“‘Operating Systems are like the Tax Code,’ goes the industry lore. ‘Each year, new lines of code are added, code that tells us how to allocate resources, how to deal with choices, what to do when an exception is encountered. And both are continually patched to deal with errors and new circumstances,'” Jean-Louis Gassée writes for Monday Note. “A prime example: Apple’s macOS.”
“In 1984, the Mac’s software engine, which included an AppleTalk network stack and a LaserWriter driver, ran on a single Motorola 68000 CPU and needed just 32K of ROM and 128K of RAM,” Gassée writes. “Within a decade, the Mac had been ported to the ill-fated PowerPC (designed by the Apple-IBM-Motorola alliance), and the System 7 operating system, while small by today’s standards, had become bloated.”
“When Steve Jobs and his band of NeXT computer scientists arrived in 1997 in a ‘reverse acquisition’ of Apple, the first order of business was to modernize the Mac’s software engine,” Gassée writes. “The OS team’s most important contribution was in skillfully and elegantly sliding a new Unix foundation under the existing apps, thus making the Mac both more reliable and more expandable… Today, macOS is a fully-grown computer operating system, pleasant, fast, flexible. But it’s also enormous — RAM and disk storage requirements are measured in gigabytes — and it isn’t exactly bug-free.”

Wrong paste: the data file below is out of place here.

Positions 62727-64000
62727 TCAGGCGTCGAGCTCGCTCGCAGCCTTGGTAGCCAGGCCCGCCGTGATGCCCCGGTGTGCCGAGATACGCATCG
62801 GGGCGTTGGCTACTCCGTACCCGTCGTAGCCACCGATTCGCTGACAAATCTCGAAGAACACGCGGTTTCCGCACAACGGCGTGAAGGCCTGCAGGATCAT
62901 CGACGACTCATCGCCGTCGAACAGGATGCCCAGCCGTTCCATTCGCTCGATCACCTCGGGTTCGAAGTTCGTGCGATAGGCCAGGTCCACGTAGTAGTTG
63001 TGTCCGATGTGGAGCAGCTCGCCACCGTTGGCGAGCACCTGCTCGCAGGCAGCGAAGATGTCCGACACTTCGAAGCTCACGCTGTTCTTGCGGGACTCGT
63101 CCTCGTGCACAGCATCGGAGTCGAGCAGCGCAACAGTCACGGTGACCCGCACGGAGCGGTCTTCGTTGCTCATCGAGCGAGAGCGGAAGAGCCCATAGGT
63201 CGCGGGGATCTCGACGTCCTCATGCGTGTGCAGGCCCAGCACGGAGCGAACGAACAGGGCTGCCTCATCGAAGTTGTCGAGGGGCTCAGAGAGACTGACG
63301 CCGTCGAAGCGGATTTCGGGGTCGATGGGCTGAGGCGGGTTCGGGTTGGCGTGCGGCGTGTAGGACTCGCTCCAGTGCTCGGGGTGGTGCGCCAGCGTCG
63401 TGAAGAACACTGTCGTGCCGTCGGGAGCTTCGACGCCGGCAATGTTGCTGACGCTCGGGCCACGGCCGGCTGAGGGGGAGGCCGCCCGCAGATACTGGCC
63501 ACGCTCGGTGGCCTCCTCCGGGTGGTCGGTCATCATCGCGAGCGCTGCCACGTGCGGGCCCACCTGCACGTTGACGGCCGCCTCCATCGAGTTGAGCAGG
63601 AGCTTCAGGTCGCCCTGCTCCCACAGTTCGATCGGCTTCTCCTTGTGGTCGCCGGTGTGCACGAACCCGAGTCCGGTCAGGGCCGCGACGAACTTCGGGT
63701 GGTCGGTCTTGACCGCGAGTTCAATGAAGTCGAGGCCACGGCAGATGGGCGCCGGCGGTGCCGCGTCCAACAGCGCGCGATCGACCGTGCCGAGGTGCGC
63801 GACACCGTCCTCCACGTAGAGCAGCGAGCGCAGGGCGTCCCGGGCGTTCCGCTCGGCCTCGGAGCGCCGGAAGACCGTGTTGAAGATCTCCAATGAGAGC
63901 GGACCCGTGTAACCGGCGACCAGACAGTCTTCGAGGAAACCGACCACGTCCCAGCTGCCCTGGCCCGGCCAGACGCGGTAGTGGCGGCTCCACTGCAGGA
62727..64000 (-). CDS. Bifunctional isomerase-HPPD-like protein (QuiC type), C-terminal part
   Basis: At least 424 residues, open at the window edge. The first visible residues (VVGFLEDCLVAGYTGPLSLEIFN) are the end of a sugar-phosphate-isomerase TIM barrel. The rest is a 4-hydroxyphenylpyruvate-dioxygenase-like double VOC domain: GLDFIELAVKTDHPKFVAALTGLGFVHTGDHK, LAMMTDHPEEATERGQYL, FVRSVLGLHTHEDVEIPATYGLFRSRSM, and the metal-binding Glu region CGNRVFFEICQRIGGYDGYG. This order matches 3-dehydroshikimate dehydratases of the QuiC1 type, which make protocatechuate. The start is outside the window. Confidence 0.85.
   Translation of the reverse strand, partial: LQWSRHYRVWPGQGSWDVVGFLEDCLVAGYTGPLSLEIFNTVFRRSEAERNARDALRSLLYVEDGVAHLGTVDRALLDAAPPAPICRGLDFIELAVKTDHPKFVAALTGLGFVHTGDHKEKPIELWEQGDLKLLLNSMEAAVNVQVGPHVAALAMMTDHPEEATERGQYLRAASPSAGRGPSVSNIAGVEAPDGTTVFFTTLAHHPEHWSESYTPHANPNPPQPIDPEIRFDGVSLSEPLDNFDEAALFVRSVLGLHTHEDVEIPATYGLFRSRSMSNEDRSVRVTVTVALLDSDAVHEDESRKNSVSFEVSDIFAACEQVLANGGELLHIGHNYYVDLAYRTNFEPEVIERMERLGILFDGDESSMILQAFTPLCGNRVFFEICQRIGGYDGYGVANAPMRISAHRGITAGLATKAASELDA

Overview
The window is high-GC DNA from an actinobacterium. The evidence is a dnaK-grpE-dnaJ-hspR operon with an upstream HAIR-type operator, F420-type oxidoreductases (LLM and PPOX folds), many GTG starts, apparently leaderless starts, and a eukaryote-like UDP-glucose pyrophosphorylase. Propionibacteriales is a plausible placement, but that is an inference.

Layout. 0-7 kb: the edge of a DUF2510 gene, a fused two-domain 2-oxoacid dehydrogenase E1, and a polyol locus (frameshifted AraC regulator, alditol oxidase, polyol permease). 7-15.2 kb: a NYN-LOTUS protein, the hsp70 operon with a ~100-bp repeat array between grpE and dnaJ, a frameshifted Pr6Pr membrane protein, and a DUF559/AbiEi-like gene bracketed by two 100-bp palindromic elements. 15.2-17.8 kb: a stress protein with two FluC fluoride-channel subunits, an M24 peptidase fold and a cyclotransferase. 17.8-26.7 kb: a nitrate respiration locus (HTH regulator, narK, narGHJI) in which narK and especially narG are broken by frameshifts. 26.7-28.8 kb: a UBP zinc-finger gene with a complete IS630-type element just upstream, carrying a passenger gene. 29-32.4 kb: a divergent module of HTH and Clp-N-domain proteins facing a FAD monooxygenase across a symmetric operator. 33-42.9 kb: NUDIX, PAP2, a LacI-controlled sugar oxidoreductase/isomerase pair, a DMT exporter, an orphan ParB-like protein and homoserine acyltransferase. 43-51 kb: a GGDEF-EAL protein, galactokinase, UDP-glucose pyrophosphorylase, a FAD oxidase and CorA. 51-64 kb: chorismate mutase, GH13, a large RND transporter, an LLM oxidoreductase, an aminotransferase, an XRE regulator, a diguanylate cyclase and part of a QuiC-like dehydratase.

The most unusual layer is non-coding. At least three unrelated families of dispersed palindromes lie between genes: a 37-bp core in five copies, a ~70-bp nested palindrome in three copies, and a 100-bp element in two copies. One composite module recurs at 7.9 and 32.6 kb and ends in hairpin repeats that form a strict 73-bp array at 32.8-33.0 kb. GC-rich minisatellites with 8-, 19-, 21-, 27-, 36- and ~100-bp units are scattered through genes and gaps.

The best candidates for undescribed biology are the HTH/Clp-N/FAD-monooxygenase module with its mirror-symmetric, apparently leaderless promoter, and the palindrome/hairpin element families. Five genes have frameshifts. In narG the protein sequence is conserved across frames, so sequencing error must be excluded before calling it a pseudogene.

“When the Apple smartphone project started, the key decision was the choice of software engine. Should Apple try to make a ‘lite’ version of OS X (as it was then known)? Go in a completely new direction?” Gassée writes. “After what must have been animated discussions, Scott Forstall, part of the NeXT cohort, prevailed. He convinced Jobs to let him make a version of the Mac’s operating system for the iPhone. This was no small task… The engineering feat performed by Forstall and his team and its enormous economic consequences can’t be overstated. They changed Apple and an entire industry, inaugurating the Smartphone 2.0 era.”
Much more in the full article – very highly recommended – here.
MacDailyNews Take: Keep in mind as you read the full article that Gassée, the founder of Be Inc., was in 1996 offered $200 million for BeOS by Apple, but he held out for $275 million. Apple balked and instead went on to purchase Steve Jobs’ NeXT for $429 million. And the rest is history.